Private sector is much faster. It needs to be done. It does not necessarily have to follow compliance to the letter because often private sector companies go above-and-beyond.
For example, FISMA may only focus on protecting the data to a certain point. If a private sector company says, “Yes, I want my data protected, but I also don’t want my website defaced so that I’m not embarrassed.” They want a little extra to go above-and-beyond. There are definitely some differences there.
John Gilroy: Jimmy.
Jimmy: Sure. You were telling us about your target markets, but what’s your marketing strategy for going after them?
Dan Schulman: Well, we are a newer startup. We are going on two years this year. Our marketing strategy is to focus primarily on the government market and to not “prime” contracts right off the bat. Our marketing strategy right now is just to subcontract quite a bit.
We want to gain the experience from our partners from our primes. We want to learn from their accomplishments and their mistakes. There will be mistakes. There are always mistakes, us included.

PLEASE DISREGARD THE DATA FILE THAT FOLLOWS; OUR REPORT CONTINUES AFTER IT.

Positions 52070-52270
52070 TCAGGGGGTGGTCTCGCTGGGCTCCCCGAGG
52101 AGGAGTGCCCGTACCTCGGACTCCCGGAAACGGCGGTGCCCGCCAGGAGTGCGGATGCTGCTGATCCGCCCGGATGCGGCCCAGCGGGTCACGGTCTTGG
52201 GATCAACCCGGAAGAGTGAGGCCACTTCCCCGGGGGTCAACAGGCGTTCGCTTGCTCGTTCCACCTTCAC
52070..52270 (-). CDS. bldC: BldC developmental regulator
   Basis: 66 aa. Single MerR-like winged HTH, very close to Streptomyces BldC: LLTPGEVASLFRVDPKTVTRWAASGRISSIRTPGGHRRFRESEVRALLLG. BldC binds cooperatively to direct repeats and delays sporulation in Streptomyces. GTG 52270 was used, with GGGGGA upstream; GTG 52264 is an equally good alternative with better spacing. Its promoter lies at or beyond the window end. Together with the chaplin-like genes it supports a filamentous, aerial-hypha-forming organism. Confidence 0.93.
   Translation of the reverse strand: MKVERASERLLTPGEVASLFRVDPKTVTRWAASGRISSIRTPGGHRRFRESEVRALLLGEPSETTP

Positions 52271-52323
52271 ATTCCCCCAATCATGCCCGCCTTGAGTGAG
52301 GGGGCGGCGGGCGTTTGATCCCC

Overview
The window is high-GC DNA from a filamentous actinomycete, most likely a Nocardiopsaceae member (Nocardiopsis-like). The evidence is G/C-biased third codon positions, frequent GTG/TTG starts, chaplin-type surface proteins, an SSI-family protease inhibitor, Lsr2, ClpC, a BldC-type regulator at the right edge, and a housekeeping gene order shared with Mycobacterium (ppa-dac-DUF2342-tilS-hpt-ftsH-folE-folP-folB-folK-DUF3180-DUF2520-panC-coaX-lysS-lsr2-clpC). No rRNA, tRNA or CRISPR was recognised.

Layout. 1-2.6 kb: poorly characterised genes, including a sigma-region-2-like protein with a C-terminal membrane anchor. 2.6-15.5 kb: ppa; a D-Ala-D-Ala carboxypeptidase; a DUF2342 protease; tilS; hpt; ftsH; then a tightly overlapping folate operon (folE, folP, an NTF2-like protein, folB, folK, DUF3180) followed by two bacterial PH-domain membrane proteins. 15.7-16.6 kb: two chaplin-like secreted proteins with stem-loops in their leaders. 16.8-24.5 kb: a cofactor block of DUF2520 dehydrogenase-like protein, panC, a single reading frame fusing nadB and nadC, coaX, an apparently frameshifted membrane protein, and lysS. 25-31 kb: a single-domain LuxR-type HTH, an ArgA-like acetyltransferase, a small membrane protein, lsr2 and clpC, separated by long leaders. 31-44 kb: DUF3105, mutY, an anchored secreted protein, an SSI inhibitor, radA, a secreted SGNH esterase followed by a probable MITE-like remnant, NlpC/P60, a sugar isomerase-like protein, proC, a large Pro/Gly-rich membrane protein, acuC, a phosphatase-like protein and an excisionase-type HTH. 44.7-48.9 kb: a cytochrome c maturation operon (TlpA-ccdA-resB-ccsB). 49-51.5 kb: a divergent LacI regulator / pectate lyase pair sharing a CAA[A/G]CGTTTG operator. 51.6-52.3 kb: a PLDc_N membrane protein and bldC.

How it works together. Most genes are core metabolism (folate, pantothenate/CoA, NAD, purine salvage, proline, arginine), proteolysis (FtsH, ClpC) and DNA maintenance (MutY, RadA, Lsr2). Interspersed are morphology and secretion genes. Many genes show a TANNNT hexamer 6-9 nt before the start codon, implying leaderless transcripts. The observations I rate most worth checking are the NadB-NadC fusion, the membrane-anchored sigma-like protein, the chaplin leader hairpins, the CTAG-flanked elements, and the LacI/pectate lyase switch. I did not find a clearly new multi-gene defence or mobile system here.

We do want that to go that direction and not to get on a contract vehicle or anything like that because we don’t need to, frankly. We can sub. Many large businesses have small business requirements. Agencies have small businesses requirements, especially women-owned small business requirements, which we are. That’s our marketing strategy at least for the next few years.
John Gilroy: Madeline.
Madeline T.: Since it’s only been a few years that you’ve been around, why did you choose Eastern Foundry to have your Startup?